Reply to Objection 1. The imperfect vision of faith is essentially opposed to manifest vision, seeing that it is of the essence of faith to have reference to the unseen, as was said above (II-II:1:4). But cognition by infused species includes no opposition to beatific cognition. Therefore there is no parity.
Reply to Objection 2. Disposition is referred to perfection in two ways: first, as a way leading to perfection; secondly, as an effect proceeding from perfection; thus matter is disposed by heat to receive the form of fire, and, when this comes, the heat does not cease, but remains as an effect of this form. So, too, opinion caused by a dialectical syllogism is a way to knowledge, which is acquired by demonstration, yet, when this has been acquired, there may still remain the knowledge gained by the dialectical syllogism, following, so to say, the demonstrative knowledge, which is based on the cause, since he who knows the cause is thereby enabled the better to understand the probable signs from which dialectical syllogisms proceed. So likewise in Christ, together with the beatific knowledge, there still remains infused knowledge, not as a way to beatitude, but as strengthened by beatitude.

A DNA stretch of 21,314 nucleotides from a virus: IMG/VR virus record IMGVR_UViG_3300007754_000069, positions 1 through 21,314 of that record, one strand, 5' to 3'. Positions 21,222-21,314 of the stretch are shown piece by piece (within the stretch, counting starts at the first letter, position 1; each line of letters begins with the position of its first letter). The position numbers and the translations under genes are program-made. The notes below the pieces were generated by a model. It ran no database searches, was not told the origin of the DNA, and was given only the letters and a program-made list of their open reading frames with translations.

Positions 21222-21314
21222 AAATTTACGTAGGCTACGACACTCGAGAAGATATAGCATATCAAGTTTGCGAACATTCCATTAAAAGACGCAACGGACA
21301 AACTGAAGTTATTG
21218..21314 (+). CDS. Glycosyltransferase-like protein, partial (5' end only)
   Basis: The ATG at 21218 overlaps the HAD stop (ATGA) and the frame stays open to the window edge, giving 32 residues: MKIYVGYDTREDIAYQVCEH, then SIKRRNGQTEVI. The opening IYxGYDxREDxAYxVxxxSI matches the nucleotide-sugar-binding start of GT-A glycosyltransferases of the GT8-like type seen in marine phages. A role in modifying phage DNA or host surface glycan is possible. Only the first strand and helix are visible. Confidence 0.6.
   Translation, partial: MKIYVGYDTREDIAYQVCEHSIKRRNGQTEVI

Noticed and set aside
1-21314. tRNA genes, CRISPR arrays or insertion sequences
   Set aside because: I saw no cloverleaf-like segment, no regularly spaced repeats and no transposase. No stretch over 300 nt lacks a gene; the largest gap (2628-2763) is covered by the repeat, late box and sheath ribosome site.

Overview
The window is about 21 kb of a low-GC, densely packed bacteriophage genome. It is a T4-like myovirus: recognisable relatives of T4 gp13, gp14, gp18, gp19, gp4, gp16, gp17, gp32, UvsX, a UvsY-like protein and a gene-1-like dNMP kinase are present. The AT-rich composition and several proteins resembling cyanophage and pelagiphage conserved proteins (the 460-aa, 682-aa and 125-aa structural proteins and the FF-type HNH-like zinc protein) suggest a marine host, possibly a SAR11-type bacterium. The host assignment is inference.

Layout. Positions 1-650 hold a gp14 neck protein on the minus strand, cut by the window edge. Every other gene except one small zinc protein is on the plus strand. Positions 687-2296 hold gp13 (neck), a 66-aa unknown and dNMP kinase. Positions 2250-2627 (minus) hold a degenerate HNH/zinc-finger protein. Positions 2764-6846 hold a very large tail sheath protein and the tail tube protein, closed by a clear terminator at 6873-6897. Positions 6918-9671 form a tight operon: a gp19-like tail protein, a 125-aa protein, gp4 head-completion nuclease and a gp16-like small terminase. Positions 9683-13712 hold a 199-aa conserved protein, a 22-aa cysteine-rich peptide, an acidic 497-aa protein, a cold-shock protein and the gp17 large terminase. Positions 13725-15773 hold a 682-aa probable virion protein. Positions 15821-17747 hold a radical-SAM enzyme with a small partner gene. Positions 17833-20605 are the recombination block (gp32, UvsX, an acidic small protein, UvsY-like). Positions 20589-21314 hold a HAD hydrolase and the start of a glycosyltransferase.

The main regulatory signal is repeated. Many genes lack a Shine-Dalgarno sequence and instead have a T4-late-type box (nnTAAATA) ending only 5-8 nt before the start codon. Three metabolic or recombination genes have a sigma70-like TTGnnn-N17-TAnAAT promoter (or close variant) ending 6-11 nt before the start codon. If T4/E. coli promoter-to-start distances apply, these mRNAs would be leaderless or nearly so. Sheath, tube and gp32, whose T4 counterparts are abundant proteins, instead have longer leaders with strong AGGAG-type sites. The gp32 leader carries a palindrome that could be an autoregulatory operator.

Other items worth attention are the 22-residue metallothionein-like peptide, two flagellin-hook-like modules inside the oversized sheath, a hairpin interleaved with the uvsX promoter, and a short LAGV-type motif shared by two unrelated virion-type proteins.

Reply to Objection 3. The beatific knowledge is not by a species, that is a similitude of the Divine Essence, or of whatever is known in the Divine Essence, as is plain from what has been said in I:12:2; but it is a knowledge of the Divine Essence immediately, inasmuch as the Divine Essence itself is united to the beatified mind as an intelligible to an intelligent being; and the Divine Essence is a form exceeding the capacity of any creature whatsoever. Hence, together with this super-exceeding form, there is nothing to hinder from being in the rational mind, intelligible species, proportioned to its nature.
Objection 1. It would seem that in Christ there was no empiric and acquired knowledge. For whatever befitted Christ, He had most perfectly. Now Christ did not possess acquired knowledge most perfectly, since He did not devote Himself to the study of letters, by which knowledge is acquired in its perfection; for it is said (John 7:15): "The Jews wondered, saying: How doth this Man know letters, having never learned?" Therefore it seems that in Christ there was no acquired knowledge.
Objection 2. Further, nothing can be added to what is full. But the power of Christ's soul was filled with intelligible species divinely infused, as was said above (A. 3). Therefore no acquired species could accrue to His soul.
Objection 3. Further, he who already has the habit of knowledge, acquires no new habit, through what he receives from the senses (otherwise two forms of the same species would be in the same thing together); but the habit which previously existed is strengthened and increased. Therefore, since Christ had the habit of infused knowledge, it does not seem that He acquired a new knowledge through what He perceived by the senses.
On the contrary, It is written (Hebrews 5:8): "Whereas . . . He was the Son of God, He learned obedience by the things which He suffered," i.e. "experienced," says a gloss. Therefore there was in the soul of Christ an empiric knowledge, which is acquired knowledge.